Delusions and irrational thought, deterioration of adaptive behavior, distorted perception, and disturbed emotion
  14. Four subtypes of schizophrenic disorders
    Paranoid type,Catatonic type, Disorganized type, and undifferentiated Type
  15. Distinguish between positive and negative symptoms of schizophrenia
    Positive symptoms involve behavioral excesses or peculiarities such as hallucinations, delusions, bizarre behavior, and wild flights of ideas

    Negative symptoms involved behavioral deficits,such as flattened emotions, social withdrawal, apathy, impaired attention, and poverty of speech
  16. Summarize the roles of genetic vulnerability, neurochemical factors, cognitive factors, structural abnormalities in the brain, expressed motion, and stress in schizophrenic disorders
    Genetic vulnerability- Several converging lines of evidence indicate that some people inherit a vulnerability to schizophrenia

    Neurochemical factors- Recent research has also suggested that abnormalities in neural circuits using glutamate as a neurotransmitter may play a role in schizophrenic disturbance

    Structural abnormalities in the brain- Enlarged ventricles are assumed to reflect the degeneration of nearby brain tissue. It could be the consequence of schizophrenia or it could be a contributing cause of the illness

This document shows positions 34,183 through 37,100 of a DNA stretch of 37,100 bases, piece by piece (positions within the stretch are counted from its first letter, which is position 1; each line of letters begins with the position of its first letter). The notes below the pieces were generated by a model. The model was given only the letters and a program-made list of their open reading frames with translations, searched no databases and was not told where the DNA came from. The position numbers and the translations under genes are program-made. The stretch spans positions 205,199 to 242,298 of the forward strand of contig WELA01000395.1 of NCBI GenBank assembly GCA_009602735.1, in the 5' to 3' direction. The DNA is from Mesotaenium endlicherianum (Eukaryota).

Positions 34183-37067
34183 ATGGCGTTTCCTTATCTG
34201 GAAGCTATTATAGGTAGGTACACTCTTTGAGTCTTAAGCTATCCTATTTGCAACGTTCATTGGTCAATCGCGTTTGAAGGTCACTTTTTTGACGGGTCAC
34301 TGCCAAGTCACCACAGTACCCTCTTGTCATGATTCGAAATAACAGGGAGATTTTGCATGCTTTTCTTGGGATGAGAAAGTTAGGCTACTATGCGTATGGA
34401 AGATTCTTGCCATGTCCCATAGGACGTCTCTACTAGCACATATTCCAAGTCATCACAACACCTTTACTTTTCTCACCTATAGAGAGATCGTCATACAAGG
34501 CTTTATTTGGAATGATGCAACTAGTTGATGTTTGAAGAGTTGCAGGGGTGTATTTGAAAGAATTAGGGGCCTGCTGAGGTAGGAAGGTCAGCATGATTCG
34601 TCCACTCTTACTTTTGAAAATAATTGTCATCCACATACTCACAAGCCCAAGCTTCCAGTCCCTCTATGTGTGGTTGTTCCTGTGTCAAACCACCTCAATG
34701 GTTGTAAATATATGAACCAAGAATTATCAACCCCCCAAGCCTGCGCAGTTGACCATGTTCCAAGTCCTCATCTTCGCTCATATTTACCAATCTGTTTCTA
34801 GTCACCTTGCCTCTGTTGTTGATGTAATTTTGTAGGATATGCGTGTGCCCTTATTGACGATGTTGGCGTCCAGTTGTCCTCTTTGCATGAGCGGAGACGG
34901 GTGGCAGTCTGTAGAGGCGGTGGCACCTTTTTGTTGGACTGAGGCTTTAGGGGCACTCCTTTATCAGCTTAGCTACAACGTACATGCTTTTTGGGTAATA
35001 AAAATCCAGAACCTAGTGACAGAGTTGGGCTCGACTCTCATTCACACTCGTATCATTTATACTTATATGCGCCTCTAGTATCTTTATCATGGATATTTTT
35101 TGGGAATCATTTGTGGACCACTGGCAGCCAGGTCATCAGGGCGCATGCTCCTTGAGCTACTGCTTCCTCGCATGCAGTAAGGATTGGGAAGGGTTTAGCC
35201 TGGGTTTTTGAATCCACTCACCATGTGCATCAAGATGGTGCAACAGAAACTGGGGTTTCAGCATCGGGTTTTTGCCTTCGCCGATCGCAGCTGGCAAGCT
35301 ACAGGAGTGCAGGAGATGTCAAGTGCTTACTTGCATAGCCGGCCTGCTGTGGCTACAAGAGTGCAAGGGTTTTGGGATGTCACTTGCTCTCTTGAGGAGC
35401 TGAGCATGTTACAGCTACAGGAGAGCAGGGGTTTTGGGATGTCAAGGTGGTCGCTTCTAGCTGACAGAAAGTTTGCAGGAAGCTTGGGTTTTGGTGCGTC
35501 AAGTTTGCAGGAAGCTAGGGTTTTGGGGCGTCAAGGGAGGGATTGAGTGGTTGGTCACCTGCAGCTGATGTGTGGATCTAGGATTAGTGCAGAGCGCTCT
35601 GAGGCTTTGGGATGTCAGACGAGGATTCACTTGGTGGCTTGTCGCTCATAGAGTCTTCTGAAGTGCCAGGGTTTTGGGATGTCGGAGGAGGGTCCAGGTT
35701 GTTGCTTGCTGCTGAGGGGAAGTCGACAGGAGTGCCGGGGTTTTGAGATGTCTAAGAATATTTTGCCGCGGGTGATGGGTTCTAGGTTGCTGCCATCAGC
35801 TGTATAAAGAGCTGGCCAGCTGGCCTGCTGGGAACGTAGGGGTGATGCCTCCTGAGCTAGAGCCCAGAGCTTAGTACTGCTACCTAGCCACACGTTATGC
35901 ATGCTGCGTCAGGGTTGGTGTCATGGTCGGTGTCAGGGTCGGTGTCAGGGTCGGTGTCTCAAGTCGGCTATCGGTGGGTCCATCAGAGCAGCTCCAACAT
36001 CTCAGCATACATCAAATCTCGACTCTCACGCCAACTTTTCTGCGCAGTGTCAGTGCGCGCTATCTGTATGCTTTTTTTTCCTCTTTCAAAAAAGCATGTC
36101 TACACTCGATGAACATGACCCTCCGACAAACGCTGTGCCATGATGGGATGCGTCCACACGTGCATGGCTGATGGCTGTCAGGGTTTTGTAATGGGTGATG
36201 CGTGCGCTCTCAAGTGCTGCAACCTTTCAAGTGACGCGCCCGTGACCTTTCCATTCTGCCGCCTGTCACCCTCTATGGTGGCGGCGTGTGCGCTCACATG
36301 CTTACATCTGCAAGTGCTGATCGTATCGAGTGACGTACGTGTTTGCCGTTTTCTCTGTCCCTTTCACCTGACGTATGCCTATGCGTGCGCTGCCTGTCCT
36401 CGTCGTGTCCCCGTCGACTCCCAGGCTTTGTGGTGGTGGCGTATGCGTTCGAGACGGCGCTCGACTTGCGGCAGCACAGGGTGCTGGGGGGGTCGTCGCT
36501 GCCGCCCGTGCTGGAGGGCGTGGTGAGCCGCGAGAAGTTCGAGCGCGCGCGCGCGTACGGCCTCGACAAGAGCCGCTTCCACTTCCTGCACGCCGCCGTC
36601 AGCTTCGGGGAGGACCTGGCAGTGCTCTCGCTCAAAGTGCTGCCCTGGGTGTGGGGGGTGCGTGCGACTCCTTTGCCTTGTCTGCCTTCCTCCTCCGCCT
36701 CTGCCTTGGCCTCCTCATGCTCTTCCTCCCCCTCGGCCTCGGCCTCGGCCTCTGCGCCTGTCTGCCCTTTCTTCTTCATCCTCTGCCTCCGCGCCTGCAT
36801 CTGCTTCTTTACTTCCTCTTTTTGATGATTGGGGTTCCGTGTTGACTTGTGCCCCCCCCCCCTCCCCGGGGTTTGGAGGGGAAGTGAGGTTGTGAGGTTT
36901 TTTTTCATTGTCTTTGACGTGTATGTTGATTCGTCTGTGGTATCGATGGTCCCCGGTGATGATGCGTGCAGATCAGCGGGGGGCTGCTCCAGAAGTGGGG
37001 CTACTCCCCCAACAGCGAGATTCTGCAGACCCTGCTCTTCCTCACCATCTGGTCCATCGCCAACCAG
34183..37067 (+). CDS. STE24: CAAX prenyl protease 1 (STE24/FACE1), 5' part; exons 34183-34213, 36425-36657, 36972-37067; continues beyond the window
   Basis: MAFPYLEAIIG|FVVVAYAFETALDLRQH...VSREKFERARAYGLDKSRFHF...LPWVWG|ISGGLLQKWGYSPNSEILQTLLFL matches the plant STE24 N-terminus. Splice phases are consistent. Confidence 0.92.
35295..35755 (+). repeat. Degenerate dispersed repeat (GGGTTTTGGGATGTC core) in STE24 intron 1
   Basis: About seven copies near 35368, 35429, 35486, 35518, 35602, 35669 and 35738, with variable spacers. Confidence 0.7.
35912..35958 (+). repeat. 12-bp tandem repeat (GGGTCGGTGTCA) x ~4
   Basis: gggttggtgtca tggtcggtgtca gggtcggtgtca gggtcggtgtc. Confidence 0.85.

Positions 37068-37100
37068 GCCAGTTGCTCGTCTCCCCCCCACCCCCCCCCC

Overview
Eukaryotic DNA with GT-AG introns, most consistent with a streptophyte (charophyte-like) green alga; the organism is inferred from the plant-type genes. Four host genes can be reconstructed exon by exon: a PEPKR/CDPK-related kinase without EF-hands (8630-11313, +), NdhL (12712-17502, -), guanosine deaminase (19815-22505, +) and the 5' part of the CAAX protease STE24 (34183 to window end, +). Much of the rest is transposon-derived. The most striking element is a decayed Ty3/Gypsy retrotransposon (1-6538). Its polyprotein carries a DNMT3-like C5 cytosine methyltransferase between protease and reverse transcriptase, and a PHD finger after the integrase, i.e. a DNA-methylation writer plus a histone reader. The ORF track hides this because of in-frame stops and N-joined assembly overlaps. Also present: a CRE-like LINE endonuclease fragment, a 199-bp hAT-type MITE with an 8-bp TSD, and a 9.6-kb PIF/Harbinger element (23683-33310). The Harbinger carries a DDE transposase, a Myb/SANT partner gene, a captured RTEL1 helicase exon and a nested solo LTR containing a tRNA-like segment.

• Expressed emotion - focused on how this element of family dynamics influences the course of schizophrenic illness, after the onset of the disorder
    • - it is the degree to which a relative of a schizophrenic patient displays highly critical or emotionally overinvolved attitudes toward the patient

    Precipitating Stress- in most theories it is assumed that stress causes schizophrenia
  17. Define anorexia nervosa and bulimia nervosa
    Anorexia nervosa involves intense fear of gaining weight, disturbed body image, refusal to maintain normal weight, and dangerous measure to lose weight

    Bulimia nervosa involves habitually engaging in out-of-control overeating followed by unhealthy compensatory efforts such as self-induced vomiting, fasting, abuse of laxatives and diuretics and excessive exercise
  18. Summarize changes in prevalence of eating disorders during the 20th century
    Highly influenced by Westerners and is mostly affecting women
  19. Summarize roles of genetic vulnerability, personality factors, cultural values, the role of the family, and cognitive factors in eating disorders
    Genetic vulnerability - The evidence is not strong or complete, but some people may inherit a genetic vulnerability to eatind disorders.

    • Personality factors- Certain personality traits may increase vulnerability to eating disorders.
    • Victims of anorexia nervosa tend to be obsessive, rigid, and emotionally, retrained
    • Victims of bulimia nervosa tend to be impulsive, overly sensitive, and low in self-esteem
    • Cultural factors- Thanks to this cultural milieu, many young women are dissatisfied with their weight because the societal ideals promoted by the media are unattainable for most of them

    • The role of the Family- Some parents who are overly involved in their children's lives turn the normal adolescent push for independence into an unhealthy struggle
    • some mothers tell their daughters "you can never be too thin'

    Cognitive Factors - Many theorists emphasize the role of disturbed thinking in the etiology of eating disorders
Card Set
PY101 Chp 13
PY101 Chp 13